Judge reaffirms ruling: Charge against Dorman dismissed
A judge on Thursday ruled for the second time this week that charges should be dropped against a Mebane man arrested last year with the remains of a Durham woman in his backpack.Posted — Updated
Superior Court Judge Orlando Hudson ruled Tuesday that the state withheld evidence by allowing the family of Lakiea Lacole Boxley to cremate her remains, and he ordered a murder charge against Michael Charles Dorman dismissed.
Durham County District Attorney Tracey Cline sought a stay against the order, but Hudson denied it on Thursday.
Dorman, 33, of 1411 Sundown Drive, was arrested in July 2010 after one of his friends told investigators that Dorman admitted to killing a prostitute and asked him to help dispose of her remains. Prosecutors said Dorman told investigators that he only found the remains and planned to use them for his sexual gratification.
Boxley, 31, had been missing since March 2008, and an autopsy determined that she might have been shot in the head.
State law requires remains to be returned to families once a medical examiner's investigation into the cause of death is complete, North Carolina Chief Medical Examiner Dr. Deborah Radisch testified.
Defense attorney Lawrence Campbell asked that the charges against Dorman be dismissed because critical evidence in the case had been destroyed.
Durham County District Attorney Tracey Cline argued that there was no proof that police or the medical examiner's office "acted in bad faith" in turning the remains over to Boxley's family.
A court order to preserve evidence in the case was a "generic motion" filed in every felony case, she said, noting that any concerns about the remains weren't raised until after the family had already cremated them.
The state Attorney General's office said Wednesday it will appeal Hudson's dismissal of the murder charge. The motion on Thursday was part of the appeals process.
Hudson also ordered that Dorman be involuntarily committed.
Dorman was in court on Thursday, but he will be transported back to an area mental health facility to undergo an evaluation.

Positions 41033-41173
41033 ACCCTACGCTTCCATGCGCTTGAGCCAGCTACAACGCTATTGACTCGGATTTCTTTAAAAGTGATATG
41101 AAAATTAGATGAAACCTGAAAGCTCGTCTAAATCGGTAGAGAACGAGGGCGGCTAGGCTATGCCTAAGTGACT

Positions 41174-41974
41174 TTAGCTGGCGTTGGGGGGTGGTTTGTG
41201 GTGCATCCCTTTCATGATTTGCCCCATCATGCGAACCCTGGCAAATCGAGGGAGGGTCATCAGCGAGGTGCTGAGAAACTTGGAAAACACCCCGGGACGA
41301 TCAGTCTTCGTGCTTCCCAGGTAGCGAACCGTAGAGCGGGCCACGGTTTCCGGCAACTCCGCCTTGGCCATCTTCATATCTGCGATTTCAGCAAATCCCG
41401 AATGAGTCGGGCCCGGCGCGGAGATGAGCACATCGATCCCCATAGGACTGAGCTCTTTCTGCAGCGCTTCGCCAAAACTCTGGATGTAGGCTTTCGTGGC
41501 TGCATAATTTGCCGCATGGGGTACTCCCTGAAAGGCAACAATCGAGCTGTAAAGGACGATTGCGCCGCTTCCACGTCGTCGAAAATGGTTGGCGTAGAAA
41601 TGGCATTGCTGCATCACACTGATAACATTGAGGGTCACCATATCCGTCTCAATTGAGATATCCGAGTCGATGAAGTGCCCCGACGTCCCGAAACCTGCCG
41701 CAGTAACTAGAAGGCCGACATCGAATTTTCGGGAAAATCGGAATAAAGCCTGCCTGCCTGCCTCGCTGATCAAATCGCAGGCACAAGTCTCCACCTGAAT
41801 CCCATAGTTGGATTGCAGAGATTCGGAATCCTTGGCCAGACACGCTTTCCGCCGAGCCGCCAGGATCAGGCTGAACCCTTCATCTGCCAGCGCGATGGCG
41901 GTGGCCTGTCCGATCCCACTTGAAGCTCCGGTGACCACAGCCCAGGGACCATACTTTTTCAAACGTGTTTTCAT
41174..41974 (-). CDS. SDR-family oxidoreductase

In general, the evaluation process can take up to 72 hours, court officials said.
"If he is a danger to himself or others, he will be committed," Campbell said. "If not, he is a regular citizen and he will be released."
Cline argued Thursday that there were legal and public safety issues at stake in dropping the charges against Dorman.
"The defendant is a danger to the community and the public at large in that he is mentally ill," Cline's motion stated.
Dorman has been diagnosed with a mood disorder, sexual disorder, gender identity disorder, alcohol abuse, cannabis abuse, personality disorder with antisocial borderline features and borderline intellectual functioning, according to the motion.
Papers written by Dorman were attached to the motion. The notes detail stalking and peeping into windows and/or going into the houses of women to seek sexual gratification. He also wrote of torturing and harming people.
"At this time, the state has no knowledge whether this is a written fantasy story or is detailing actual events," the motion stated.
Dorman pleaded guilty to several charges related to break-ins that happened in 2003 and 2004, court records show. In one case, he broke into a Hillsborough restaurant. Other cases involved the homes of women.
From one victim, he took a dress, three pairs of underwear, a blanket and a pillow. In another case, he took perfume and more clothing, including jeans, dresses, slips and camisoles.
Cline said she is specifically concerned about Dorman being released without any supervision.
Cline added that she filed the motion so prosecutors could say they have done all they can "so nothing happens to another citizen."
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